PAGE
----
by Dr. Tony Phillips
Ten years ago, NASA reported a "perfect storm of cosmic rays."
During the year 2009,
radiation peppering Earth from deep space reached a 50-year high,
registering levels never before seen during the Space Age.
neutron monitor in Finland, which
has been making measurements since 1964, reports levels in April
2019 only percentage points below the Space Age maximum of 2009:
in Oulu, Finland.
During the low phase of the 11-year solar cycle, the sun's magnetic field and solar wind weaken. Cosmic rays find it easier to penetrate the inner solar system.
In 2009, the sun experienced the deepest solar minimum in a century. Cosmic rays reaching Earth naturally surged. Ten years later, solar minimum is back with renewed weakening of the sun's magnetic field and the solar wind.
Again, it's a "perfect storm"...
A panel of experts led by NOAA and NASA recently predicted that the current minimum would reach a nadir in late 2019 or 2020, likely matching the record-setting minimum of 2009.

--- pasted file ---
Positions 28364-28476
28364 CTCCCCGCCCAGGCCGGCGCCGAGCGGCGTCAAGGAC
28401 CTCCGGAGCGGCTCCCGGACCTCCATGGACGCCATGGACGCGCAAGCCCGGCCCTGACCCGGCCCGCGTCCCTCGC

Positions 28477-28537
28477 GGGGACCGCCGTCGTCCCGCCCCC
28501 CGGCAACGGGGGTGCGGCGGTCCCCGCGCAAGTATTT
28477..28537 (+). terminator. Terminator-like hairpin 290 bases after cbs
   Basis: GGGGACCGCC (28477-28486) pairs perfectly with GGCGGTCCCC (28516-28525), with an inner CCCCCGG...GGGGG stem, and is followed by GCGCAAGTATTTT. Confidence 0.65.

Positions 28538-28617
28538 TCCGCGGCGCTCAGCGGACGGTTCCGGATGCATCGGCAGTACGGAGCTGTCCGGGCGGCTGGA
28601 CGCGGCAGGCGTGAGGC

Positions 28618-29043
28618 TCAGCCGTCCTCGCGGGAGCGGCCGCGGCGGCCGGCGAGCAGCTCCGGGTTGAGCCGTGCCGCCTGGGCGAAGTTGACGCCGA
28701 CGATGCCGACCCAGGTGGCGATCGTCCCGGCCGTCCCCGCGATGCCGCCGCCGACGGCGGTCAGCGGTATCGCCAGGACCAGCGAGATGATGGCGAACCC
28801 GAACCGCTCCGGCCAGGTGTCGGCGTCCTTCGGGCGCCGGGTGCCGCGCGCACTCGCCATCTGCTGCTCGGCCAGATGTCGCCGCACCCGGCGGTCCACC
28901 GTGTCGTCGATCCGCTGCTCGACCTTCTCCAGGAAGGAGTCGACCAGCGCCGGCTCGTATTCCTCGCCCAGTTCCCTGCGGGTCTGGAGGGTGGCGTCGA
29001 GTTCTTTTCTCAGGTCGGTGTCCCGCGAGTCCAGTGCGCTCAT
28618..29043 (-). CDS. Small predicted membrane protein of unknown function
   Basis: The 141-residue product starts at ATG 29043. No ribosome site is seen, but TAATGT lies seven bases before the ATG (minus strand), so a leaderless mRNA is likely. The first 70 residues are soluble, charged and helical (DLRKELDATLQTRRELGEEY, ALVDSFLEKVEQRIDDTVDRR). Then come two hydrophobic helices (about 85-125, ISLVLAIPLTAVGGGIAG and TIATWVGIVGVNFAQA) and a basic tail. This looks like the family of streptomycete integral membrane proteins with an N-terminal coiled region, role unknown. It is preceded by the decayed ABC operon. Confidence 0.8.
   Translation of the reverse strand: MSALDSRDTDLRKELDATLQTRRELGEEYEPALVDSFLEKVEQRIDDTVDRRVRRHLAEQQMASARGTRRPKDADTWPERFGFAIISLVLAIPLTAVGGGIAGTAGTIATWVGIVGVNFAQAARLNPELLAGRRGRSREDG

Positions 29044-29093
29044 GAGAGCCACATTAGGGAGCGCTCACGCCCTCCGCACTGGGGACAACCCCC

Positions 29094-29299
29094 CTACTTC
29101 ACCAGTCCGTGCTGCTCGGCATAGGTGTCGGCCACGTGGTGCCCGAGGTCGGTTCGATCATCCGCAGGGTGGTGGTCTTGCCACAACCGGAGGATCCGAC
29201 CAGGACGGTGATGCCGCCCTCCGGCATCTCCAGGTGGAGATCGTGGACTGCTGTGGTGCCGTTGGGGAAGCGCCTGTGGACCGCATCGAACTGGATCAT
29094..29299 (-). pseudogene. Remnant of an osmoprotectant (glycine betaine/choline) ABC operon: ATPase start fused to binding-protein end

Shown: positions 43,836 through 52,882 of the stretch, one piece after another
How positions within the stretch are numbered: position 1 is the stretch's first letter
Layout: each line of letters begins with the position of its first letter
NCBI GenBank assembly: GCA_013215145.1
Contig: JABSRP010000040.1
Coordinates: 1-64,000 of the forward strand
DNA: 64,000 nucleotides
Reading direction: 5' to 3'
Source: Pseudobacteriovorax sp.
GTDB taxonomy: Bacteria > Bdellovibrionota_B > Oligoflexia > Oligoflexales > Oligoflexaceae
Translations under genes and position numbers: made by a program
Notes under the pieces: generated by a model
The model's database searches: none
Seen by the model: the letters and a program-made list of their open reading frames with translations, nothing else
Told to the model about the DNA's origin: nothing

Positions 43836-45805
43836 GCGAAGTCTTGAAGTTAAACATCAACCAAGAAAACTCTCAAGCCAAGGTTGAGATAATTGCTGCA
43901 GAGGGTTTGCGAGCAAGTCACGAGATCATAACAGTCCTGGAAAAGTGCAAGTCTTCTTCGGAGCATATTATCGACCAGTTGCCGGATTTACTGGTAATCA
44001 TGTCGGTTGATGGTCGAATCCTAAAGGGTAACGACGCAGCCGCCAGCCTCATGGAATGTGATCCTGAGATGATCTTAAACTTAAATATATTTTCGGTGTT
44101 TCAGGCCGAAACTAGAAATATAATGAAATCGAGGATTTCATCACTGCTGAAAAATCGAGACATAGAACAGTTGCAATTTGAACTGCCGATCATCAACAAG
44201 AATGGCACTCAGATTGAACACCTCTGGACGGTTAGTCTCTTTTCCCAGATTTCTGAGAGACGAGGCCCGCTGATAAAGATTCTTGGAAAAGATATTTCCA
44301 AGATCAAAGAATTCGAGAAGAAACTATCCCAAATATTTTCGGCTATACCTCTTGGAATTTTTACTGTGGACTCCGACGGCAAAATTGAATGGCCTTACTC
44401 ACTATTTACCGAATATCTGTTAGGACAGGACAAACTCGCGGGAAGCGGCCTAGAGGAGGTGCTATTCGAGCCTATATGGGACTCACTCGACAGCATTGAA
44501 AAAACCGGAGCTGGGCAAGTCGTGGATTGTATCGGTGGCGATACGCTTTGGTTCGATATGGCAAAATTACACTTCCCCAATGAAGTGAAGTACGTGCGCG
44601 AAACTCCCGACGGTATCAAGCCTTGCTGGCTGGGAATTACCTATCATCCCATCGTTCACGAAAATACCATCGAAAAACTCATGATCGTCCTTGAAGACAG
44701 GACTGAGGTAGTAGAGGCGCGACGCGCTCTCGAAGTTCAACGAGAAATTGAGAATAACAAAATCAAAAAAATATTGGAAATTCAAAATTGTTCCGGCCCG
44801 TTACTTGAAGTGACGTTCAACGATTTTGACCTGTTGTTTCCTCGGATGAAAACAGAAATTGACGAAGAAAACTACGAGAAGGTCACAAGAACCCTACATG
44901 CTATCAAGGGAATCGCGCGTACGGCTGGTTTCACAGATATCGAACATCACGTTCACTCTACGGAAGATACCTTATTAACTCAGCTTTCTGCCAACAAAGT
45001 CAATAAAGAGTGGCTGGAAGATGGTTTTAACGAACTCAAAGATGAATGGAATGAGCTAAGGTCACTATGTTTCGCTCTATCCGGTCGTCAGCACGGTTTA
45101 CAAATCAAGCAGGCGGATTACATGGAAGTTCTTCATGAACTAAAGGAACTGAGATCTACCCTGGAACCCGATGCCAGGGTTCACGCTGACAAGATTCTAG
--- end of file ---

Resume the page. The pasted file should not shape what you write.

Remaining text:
If they're right, cosmic
rays will continue to increase, with a new record possible in the
Indeed, this is what neutron monitors and cosmic ray balloons are measuring:
This spray is of special interest to air travelers.
Secondary cosmic rays penetrate the hulls of commercial aircraft, dosing passengers with the whole body equivalent of a dental X-ray even on ordinary mid-latitude flights across the USA.
International travelers receive even greater doses (below video)...
Moreover, a recent study (Cancer Prevalence among Flight Attendants compared to the General Population) by researchers at the Harvard School of Public Health shows that flight attendants face an elevated risk of cancer compared to members of the general population.
They listed cosmic rays
as one of several risk factors...